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Redesigning the Member Experience - 6/20/2011 -

The magazine redesign process can feel a bit like a balancing act. Here’s some advice from the Masons of California on how to strike just the right cord with current members and future generations.

By Cecily Walters

It may have undergone its second significant redesign since 1954 not too long ago, but the Masons of California’s California Freemason magazine has kept its design looking current and fresh. At the recent 2011 Association Media & Publishing Annual Meeting, Angel Alvarez-Mapp, creative editor, California Freemason, and Joshua C. Chen, principal and creative director, Chen Design Associates, shared some tips and best practices they picked up throughout the publication redesign process in their session titled, "Balancing Act: Redesigning the Member Experience."

Alvarez-Mapp began by explaining the history of the magazine and providing an overview of the Masons. Freemasons belong to the world’s largest fraternal organization. Membership is secret and open to men only, with more than 50,000 members in California, 2 million in the United States and 5 million worldwide.

California Freemason, which is not supported by advertising, went through minor redesigns in 1974 and 1983 before moving to its current format and incorporating color throughout in subsequent years. "About one year ago, we wrote a new five-year plan for the organization,” explained Alvarez-Mapp. "We decided that the magazine needed to show our relevance to the world and that we needed to reach members of all ages.”

To begin the redesign process, the magazine staff participated in a half-day in-house branding workshop, where they discussed audience expectations, Chen said. They chose not to have members involved for this session because "We wanted the magazine to have a new personality and look, and we didn’t want members to feel tied to the old look or persona,” he detailed. (The staff conducted a reader survey one year before the redesign.)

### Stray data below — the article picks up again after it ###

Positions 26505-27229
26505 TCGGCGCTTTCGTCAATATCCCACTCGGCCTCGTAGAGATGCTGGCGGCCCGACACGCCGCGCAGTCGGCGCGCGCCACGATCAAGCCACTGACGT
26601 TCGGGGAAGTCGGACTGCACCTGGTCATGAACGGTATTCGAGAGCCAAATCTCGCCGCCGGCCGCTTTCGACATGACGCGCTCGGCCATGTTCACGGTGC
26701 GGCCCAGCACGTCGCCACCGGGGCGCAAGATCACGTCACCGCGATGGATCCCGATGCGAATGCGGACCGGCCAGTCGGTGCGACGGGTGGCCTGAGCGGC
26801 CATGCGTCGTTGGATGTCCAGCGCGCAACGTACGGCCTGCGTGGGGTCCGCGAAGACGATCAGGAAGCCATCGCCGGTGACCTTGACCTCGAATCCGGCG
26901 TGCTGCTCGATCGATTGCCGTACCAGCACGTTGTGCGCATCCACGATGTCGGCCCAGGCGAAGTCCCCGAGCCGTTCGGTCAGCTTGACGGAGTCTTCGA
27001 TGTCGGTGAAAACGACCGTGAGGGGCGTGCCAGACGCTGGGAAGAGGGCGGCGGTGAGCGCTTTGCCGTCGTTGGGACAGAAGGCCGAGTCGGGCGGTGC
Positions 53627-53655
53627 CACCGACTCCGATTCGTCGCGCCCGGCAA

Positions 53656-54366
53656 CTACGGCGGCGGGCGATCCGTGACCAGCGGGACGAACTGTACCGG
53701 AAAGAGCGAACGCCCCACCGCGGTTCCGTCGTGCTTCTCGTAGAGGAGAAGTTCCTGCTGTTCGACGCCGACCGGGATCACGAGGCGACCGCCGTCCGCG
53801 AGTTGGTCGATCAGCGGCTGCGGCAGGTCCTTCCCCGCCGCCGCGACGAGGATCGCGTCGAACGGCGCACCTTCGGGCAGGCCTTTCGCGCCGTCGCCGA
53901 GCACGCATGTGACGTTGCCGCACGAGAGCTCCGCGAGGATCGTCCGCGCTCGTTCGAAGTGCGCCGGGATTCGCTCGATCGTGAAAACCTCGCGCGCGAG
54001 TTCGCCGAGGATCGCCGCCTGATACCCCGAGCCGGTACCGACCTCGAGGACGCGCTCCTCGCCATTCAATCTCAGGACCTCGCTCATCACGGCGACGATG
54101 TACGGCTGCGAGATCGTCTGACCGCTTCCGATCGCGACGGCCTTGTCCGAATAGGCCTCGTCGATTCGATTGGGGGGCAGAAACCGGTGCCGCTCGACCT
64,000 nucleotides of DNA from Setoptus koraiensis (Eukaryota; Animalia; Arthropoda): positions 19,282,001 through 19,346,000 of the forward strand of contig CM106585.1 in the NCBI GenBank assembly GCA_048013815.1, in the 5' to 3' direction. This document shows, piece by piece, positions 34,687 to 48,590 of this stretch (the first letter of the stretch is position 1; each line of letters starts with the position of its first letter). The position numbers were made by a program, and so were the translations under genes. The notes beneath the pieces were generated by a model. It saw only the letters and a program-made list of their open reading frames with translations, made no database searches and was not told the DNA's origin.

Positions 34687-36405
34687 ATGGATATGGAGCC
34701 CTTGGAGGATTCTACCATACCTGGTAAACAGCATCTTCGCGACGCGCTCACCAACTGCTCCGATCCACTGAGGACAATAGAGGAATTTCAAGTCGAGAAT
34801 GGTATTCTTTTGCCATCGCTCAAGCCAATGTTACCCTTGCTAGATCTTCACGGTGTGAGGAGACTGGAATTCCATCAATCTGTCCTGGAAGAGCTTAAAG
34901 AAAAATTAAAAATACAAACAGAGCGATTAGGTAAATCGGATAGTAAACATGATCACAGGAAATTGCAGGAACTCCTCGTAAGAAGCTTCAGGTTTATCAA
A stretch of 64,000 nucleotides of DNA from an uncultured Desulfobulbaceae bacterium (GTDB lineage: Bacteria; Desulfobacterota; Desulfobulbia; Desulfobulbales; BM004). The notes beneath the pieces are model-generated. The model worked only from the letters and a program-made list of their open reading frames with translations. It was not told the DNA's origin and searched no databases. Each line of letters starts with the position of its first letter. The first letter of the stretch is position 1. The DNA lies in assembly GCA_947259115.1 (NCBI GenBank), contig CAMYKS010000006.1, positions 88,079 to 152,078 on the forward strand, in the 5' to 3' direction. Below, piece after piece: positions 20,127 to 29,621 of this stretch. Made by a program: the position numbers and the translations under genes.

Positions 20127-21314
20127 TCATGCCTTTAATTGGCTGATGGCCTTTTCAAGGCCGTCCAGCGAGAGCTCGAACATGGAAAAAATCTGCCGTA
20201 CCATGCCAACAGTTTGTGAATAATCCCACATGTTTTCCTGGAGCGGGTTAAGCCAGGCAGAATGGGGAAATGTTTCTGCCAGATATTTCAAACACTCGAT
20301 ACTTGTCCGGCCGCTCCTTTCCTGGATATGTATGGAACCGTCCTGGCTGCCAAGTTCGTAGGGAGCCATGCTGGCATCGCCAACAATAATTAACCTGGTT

The branding workshop revealed that the staff of California Freemason felt that it was important to creatively inform (through such techniques as using graphics) and to strike a balance "with the typography and approach for a range of ages,” Chen said. (Most members are between ages 38 and 60, while most new members are between ages 38 and 45.) The team also wanted to focus on world issues and expand the publication’s coverage beyond California.

They looked at the range of other publications that their audience members read, such as The Economist, GQ and Sports Illustrated. While reviewing these other magazines, they clipped out images that they felt defined the personality of California Freemason. Similarly, Chen’s firm collected visually inspiring images to use as ideas for elements of the redesign.

Chen noted that the team had the freedom to consider a variety of ways to express the brand using the masthead because the publication is not sold on the newsstand. Staff members chose an overall color palette that remains consistent from issue-to-issue and experiment with layering effects and textures in layouts.

Usually original photos are used, but the remainder of the time, the team uses stock art that they work on altering to look more like original images. Since the redesign, California Freemason’s staff has worked on presenting data in a more infographic way. In addition, the paper itself is now different. The magazine is now printed on a more matte, 30 percent recycled paper.

To choose what colors to use in a particular issue, the team reads the articles to determine what they evoke. Each issue of the bimonthly magazine has a theme, which the staff determines by considering the overall balance of the year to figure out how to reach the most members. They also take care to consider the demographics for the cover.

When it comes to best practices for publications looking to begin a similar redesign process, "Don’t just change everything because you can,” advised Alvarez-Mapp. "Make a change because you need it, your readers will get it and it has a purpose.”

Cecily Walters is assistant editor for School Nutrition magazine at the School Nutrition Association in National Harbor, Md. Association Media & Publishing thanks her for volunteering to cover this annual meeting session for our members who were unable to attend.


 

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